You can also source social media and communication campaign data from your guests themselves. What do they want to see and do? What does their perfect hotel break look and feel like? This data can be the source for social media and blog topics to attract future guests.
Create a Comprehensive Targeting Plan
This involves identifying the groups that you want to target. You can then use the internet and social media, from Facebook to Instagram, and from Google search to Pinterest, to advertise and post organic content. You can also combine this approach with blog posts on your website and email campaigns to drive business, including promotions and a periodic newsletter.
Maximize Your Hotel Revenue
Uncover the hidden revenue potential of your hotel or resort.
3. Maximize the Reach of Your Digital Marketing Campaigns
It’s one thing to enact digital marketing campaigns. It’s another step entirely though to implement a periodic process to optimize them for return on investment.
Your hotel can increase hotel revenue in low season by maximizing its slice of the traffic pie with a number of tactics. These include the following:
Take requisite action to achieve a higher position on Google Ads and Metasearch Engines.
Increase investment in search engine marketing by buying brand-neutral keywords.
Enlarge reach of online retargeting campaigns and launch targeted display campaigns.
4. Apply Unconventional Pricing Strategies
While lowering your prices may come to mind, you could first consider the following:
Packages and Promotions
You can introduce new activities through blog posts and social media for potential guests, and direct communication with former guests. Promoting them on your main website is also essential. You can come up with attractive packages by partnering with local businesses that offer appealing services which complement your own, such as museums or theme parks.
A loyalty card promotes repeat business and regular visits with rewards and discounts. Incentives may include a free drink at the bar on their next visit, a welcome gift, or a discount on their next stay.
Large price differences between room types help to yield strong results in high demand periods, but can produce contrasting results in low season. You can counter this by checking conversion rates per room category and comparing them to higher demand cycles to find out if the higher room types are lagging in conversion.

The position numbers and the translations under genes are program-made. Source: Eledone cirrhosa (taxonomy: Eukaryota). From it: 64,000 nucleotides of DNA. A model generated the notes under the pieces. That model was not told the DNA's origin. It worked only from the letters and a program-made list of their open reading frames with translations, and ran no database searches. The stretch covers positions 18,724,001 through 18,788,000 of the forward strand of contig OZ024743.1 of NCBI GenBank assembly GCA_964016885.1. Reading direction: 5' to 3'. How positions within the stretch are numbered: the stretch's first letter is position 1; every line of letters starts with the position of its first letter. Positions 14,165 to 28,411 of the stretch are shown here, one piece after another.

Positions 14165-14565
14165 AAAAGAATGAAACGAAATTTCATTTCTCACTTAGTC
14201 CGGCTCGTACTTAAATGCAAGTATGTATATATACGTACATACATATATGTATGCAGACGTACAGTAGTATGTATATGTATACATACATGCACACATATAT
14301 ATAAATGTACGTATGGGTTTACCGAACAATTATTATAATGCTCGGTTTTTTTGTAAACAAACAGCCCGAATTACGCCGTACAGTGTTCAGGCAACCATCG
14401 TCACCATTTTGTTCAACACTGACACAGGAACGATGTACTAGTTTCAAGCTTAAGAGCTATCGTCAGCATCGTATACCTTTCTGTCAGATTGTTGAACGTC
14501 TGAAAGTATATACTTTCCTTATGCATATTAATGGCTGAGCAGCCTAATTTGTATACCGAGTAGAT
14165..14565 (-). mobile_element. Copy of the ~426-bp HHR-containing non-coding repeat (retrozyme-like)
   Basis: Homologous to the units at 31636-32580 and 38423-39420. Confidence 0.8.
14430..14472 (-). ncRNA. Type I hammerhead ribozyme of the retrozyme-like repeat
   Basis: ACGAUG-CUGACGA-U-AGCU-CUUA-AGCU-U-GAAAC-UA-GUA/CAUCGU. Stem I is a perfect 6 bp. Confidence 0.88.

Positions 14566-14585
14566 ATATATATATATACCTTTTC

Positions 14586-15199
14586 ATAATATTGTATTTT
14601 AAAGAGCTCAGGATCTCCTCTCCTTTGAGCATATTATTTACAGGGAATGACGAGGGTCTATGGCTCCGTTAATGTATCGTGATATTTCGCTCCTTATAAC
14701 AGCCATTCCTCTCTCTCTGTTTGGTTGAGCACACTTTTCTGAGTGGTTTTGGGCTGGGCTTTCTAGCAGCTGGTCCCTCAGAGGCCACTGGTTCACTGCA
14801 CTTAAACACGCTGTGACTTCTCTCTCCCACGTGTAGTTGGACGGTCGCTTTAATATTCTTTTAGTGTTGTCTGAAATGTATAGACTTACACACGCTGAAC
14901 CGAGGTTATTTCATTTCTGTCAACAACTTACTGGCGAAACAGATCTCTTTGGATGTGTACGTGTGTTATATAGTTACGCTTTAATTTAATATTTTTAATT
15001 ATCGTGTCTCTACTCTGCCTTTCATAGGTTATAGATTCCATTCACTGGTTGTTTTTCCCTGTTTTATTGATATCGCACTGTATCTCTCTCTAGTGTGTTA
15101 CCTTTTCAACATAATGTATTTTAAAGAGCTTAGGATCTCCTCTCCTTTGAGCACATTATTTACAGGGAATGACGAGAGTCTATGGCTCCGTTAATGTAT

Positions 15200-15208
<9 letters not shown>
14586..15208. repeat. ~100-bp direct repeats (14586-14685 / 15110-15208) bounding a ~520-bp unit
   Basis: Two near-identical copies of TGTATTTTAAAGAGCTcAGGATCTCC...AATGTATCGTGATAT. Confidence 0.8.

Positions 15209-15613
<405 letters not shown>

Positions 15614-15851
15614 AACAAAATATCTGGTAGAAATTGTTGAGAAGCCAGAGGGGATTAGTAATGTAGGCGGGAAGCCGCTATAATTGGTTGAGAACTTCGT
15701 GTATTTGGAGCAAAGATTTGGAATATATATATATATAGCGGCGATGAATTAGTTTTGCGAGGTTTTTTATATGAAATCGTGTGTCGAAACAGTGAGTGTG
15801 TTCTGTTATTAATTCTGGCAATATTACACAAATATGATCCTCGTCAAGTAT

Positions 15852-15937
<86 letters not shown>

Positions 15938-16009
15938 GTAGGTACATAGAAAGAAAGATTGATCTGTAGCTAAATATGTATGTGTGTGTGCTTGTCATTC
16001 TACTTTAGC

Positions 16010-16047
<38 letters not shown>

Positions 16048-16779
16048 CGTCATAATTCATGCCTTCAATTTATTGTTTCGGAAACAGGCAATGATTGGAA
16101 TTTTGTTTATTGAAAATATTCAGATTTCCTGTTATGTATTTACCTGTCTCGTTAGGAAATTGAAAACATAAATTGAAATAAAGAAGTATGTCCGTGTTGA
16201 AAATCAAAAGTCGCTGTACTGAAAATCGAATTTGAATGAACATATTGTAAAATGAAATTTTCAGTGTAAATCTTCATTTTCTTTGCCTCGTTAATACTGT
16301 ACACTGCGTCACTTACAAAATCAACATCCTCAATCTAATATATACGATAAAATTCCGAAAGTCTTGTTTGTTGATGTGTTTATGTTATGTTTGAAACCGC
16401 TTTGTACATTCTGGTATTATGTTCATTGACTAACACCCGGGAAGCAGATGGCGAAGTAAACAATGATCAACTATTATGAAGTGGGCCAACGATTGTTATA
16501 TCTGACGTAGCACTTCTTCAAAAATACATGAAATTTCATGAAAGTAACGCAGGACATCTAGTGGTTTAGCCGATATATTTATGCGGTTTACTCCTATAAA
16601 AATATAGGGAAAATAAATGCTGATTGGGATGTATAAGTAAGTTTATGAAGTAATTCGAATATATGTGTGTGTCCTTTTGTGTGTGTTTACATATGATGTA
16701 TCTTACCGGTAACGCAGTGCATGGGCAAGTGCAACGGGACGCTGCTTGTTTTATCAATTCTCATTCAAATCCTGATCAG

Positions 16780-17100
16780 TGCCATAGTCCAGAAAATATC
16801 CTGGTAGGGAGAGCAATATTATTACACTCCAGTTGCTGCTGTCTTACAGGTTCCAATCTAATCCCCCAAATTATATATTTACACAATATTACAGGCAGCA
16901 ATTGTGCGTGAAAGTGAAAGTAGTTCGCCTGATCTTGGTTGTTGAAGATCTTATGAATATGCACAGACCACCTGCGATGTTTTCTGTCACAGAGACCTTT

Reducing rates is an effective tool to match competition and attract price-sensitive customers, many of whom could be priced out of your hotel in high-season. Nevertheless, remind yourself to price consciously with your brand image and reputation in mind (i.e. not hurting your brand image by slashing rates too much). After all, while a powerful tool, discounting may not always be the right answer.
You can use other benefits of travelling in hotel low season to your advantage, including lower journey fees and much fewer tourists than in high season.
It’s crucial to make sure that your offers feel special and thought-out, and not just something that has been thrown together to lure people in. They cannot be an afterthought.
Low season is the perfect time to train staff on essential revenue-generating strategy. Client-facing staff require role-specific training. For instance, you can provide front desk employees with best-practice training on promoting booking upgrades, whereas bar and restaurant staff can benefit from product cross-selling and upselling education.
Take charge of your guest experience and review score by actively encouraging feedback and reviews. You can also carry out a deep-dive review into where you might be lacking in service by going over every critical step of the customer journey, while being careful by maintaining an objective point of view.
Low season is also an excellent time to do some “spring cleaning”. This may typically include carrying out updates to your website, branding, and social media accounts, and collecting feedback from guests and staff, with a particular focus on where service has fallen short of expectations.
Preparing Your Hotel for Low Season
Hotels often resign themselves to the respective high/low season peaks and troughs and merely accept that in low season, business is just a lot slower. This is very much a reactive approach and you don’t need to accept this for your hotel. With proactive strategic planning, you can skyrocket your success in low season periods, no matter what type of hotel property and level of seasonality.